The conditional probabilities provided in figure 7 point our causal analysis in the right direction. The conditional probabilities of R given each of the single factors (A-F) are statistically different from the background incidence of R; whereas the conditional probability of R given I (the control random variable) is-as it should be-approximately equal to the prior incidence of R-indicating that I is not causally relevant to R. Conditional probabilities for various pairs of factors increase the probability of R: for example, the incidence of R given war and weak institutions rises to 27.5% (from a prior incidence of 3.1%). Once again, however, we have a serious problem of statistical significance in the small study; only the conditional probabilities of revolution given economic crisis and revolution given weak institutions and economic crisis are statistically significant. (Moreover, these estimates substantially overestimate the true population probability, as we know by comparing these estimates with the corresponding values derived from the large study.)

The analysis provided here supports a mixed assessment of the potential of inductive methods to discover social causal relations. On the one hand, if we have abundant data (in the form of a large number of cases in which the values of all the variables are known), then the tools of correlation analysis and conditional probability comparison shed valuable light on the causal structure of the phenomena under study. On the other hand, these results fall far short of a full account of the underlying causal order. Several more specific observations follow as well.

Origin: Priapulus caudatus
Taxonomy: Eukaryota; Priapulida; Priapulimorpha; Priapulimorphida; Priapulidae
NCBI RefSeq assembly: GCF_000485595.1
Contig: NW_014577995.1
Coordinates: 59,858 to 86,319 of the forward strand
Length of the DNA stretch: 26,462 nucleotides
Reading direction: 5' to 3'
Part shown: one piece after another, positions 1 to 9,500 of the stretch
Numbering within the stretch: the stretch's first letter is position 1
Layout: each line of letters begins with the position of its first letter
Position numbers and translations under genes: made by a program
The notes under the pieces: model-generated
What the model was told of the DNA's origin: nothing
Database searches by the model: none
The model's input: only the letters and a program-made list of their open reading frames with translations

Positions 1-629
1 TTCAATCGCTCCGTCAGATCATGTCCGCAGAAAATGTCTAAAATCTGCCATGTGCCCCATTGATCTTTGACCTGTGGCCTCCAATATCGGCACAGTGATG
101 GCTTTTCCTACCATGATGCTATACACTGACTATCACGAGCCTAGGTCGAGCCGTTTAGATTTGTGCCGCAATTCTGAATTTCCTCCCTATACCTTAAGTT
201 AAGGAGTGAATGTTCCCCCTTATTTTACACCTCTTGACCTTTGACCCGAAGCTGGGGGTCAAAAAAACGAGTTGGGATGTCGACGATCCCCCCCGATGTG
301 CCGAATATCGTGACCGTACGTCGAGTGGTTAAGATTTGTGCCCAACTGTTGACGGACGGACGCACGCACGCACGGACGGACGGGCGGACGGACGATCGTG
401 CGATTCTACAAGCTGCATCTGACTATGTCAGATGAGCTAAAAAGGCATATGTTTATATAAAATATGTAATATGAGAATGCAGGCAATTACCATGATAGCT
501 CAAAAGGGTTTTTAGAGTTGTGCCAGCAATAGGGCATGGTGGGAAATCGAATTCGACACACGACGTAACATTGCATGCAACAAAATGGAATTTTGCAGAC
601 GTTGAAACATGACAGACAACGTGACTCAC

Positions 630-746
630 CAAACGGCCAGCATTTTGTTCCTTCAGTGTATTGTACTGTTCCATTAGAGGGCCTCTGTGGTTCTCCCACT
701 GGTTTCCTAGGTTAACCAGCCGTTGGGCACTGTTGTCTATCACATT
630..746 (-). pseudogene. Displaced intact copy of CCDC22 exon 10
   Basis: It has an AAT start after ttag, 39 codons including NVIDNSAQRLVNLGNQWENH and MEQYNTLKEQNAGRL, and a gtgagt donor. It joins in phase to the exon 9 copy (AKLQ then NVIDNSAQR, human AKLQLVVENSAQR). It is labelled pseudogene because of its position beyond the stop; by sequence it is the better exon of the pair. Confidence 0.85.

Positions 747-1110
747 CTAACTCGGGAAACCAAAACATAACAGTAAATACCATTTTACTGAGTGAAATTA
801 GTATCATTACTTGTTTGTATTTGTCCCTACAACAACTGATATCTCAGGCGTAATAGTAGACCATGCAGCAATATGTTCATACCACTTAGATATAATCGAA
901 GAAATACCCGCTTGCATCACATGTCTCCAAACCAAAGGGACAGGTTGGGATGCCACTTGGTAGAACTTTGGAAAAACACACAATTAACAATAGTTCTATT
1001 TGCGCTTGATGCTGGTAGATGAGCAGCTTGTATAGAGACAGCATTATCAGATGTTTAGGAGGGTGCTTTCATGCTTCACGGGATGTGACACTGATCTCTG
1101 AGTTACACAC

1. If we had a sufficient number of cases then statistical associations among A-F and R would give a clear indication of the causal relations among these variables. These associations would strongly constrain hypotheses about the underlying causal relations. Analysis of conditional probability of R given various combinations of factors can in principle sort out relations of causal dependence among the variables (thus defining the groups of factors present in separate causal pathways). However, there are few social-science research problems which provide such a range of data.

2. Given data limitations it appears dubious that there are analytical techniques that permit us to infer the underlying causal relations. In spite of the fact that the causal properties of the system are entirely expressed in the data set, we could only arrive at the causal diagram through the formulation of hypotheses about the possible relations among factors. These hypotheses can be evaluated through data available in the data set, but they cannot be deduced from the set. These data serve to constrain causal hypotheses. But they do not suffice to replace such hypotheses. The researcher still needs to consider hypothetical causal chains, which can then be tested against new evidence.